Adding Friction. A Librarian Asks, "How Do I Get the 'Passive Middle' Engaged in Library Research?"
We've all encountered passive students. They do what's assigned, don't ask questions, and submit their work—but something's clearly missing. Passion? Joy? Investment? Effort? Curiosity? We can't quite put our finger on the cause but we do sense their apathy and see their lackluster performance.
Over the last twelve years, the Gallup Student Poll has surveyed students about conditions related to their involvement in and enthusiasm for school.1 Over time they've documented an increase in disengagement that emerges in middle school and snowballs in high school.2
There are good reasons for educators to be concerned. Anecdotally we are aware that discipline problems increase and academic success plummets when students are disinterested.3
I See You. I Hear You.
Our professional literature offers abundant examples of ways to build on student-identified interests. Librarians organize book clubs, feature popular authors or genres, and design space for quiet learning, or social making.4 Others involve students in the library's management.5
Passive students are an enigma. Some seem to avoid participating (behavioral disengagement); while others appear detached from the school, teachers, or peers (emotional disengagement); and still others shy away from the effort that's needed to master content or skills (cognitive disengagement).6 Without insight on the form of disengagement, we're apt to apply a good solution to the wrong problem.
What Do You Think? What Do You Feel?
Rather than assuming that highly verbal students represent all students, we want to ask the quiet ones about their apathy in ways that don't feel intrusive, such as one-question exit tickets, short verbal exchanges, or quick reflection prompts. To get a sense of their cognitive commitment, one librarian asks students to number their top three topics in order of preference and explain why they've ordered them that way. To assess their emotional state, another has students create two Twitter posts labeled #feelgood and #feelworried before a project begins. A third, building on the digital citizenship skills she's teaching, focuses on students' participation. About half-way through an assignment, students create a whimsical clip in TikToK (with privacy controls on) to show what they're feeling and thinking. According to Gail Bush, an award-winning librarian and educator, such humorous interludes—like verbal banter or puns—lighten the atmosphere, shift how students relate to the content, and engage their creativity.7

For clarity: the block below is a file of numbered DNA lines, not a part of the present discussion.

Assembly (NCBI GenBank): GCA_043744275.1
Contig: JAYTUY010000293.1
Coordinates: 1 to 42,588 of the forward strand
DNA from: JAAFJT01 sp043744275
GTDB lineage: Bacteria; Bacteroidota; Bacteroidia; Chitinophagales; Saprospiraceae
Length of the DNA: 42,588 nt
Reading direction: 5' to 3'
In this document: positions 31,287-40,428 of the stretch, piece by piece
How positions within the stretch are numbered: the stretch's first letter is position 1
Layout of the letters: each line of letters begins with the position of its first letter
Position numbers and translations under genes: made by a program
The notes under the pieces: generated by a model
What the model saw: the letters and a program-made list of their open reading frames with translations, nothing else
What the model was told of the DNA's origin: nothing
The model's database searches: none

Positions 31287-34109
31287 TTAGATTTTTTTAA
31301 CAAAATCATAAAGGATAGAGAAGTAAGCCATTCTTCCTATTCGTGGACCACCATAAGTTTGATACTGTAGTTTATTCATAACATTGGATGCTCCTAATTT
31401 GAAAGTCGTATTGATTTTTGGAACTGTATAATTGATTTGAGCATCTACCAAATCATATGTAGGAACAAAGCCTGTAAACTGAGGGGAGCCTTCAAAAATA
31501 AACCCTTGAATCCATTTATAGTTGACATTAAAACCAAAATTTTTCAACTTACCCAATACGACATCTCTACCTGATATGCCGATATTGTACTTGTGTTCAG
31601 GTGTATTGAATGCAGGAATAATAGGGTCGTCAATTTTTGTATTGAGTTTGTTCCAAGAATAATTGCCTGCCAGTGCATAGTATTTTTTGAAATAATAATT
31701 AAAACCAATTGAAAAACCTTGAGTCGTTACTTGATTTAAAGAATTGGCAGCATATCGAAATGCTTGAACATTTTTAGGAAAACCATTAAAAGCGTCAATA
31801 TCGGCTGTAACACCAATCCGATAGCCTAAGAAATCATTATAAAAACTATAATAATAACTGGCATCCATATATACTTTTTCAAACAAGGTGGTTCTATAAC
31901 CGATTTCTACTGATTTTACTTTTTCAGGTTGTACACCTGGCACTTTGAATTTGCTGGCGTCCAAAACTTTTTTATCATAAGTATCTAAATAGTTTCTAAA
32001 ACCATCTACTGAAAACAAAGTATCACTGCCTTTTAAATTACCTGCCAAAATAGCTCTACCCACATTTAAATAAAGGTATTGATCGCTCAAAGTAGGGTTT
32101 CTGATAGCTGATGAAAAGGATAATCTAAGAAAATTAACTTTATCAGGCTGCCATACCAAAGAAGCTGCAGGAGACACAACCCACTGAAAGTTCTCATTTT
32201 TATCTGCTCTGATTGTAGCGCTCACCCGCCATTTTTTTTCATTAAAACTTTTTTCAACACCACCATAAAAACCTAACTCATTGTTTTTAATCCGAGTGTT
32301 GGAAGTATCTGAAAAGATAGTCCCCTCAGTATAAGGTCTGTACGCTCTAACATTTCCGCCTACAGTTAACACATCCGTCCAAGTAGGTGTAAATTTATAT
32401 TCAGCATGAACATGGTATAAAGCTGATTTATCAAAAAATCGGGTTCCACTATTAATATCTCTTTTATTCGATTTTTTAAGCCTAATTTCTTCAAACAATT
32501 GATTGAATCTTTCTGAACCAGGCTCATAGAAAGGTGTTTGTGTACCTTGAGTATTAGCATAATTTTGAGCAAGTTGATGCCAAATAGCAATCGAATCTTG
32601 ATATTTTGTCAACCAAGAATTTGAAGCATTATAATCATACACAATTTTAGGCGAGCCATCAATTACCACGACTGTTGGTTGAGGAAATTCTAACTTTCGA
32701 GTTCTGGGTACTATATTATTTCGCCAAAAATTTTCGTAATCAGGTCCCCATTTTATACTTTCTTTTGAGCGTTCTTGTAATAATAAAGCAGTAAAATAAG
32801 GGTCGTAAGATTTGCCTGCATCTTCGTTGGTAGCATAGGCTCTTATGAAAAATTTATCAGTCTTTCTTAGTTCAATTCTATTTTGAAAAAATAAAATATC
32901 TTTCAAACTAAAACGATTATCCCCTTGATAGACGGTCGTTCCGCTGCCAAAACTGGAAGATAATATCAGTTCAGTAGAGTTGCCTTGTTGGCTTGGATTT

If you're interested in creating your own survey, you can modify the "Student Engagement Instrument" which assesses the perceptions of the cognitive and affective drivers of engagement that each student believes is present or absent from their school experience.8 Short tasks that involve choice-making, ranking, explaining, and creating can provide you with a rough sense of each student's motivational characteristics before or during instruction.
Once you have a sense of why they're unmotivated, small shifts in your instruction can address disengagement by communicating your confidence in their abilities and offering support tailored to individuals. Instructional nudges can include how you greet students and what you say as they work. In a study of ten diverse classrooms in two middle schools in the Pacific Northwest, researchers evaluated the efficacy of Positive Greetings at the Door (PGD), a procedure intended to minimize problem behaviors during transitions from one class to another and improve students' readiness to learn.9 While PGD has been designed to minimize disruptive behaviors, their strategies can be repurposed to communicate to the quiet middle that you "see" them from the moment they enter the library and are ready to support and encourage them as they learn. Here's one possible formulation of those instructional interventions geared toward motivation and engagement:
- Action: Positively connect with each student as they enter the library using a verbal or nonverbal greeting (e.g., acknowledge the student by name, express welcome, nod in approval).
Purpose: to increase each student's sense of social belonging and promote a positive classroom climate.
- Action: Informally review engaged behaviors you have noticed as fruitful prior to beginning classwork.
Purpose: A precorrective description of behaviors reminds students of their autonomy, that they have the power to do what will help them feel successful and involved.
- Action: Privately encourage individuals who have previously exhibited unengaged behaviors.
Purpose: Communicates your belief that the student is capable of becoming interested and involved this time.
- Action: Offer behavior-specific praise as students work to reinforce the desired behaviors.
Purpose: Noticing students' being successful rewards them and encourages their classmates to align their own efforts.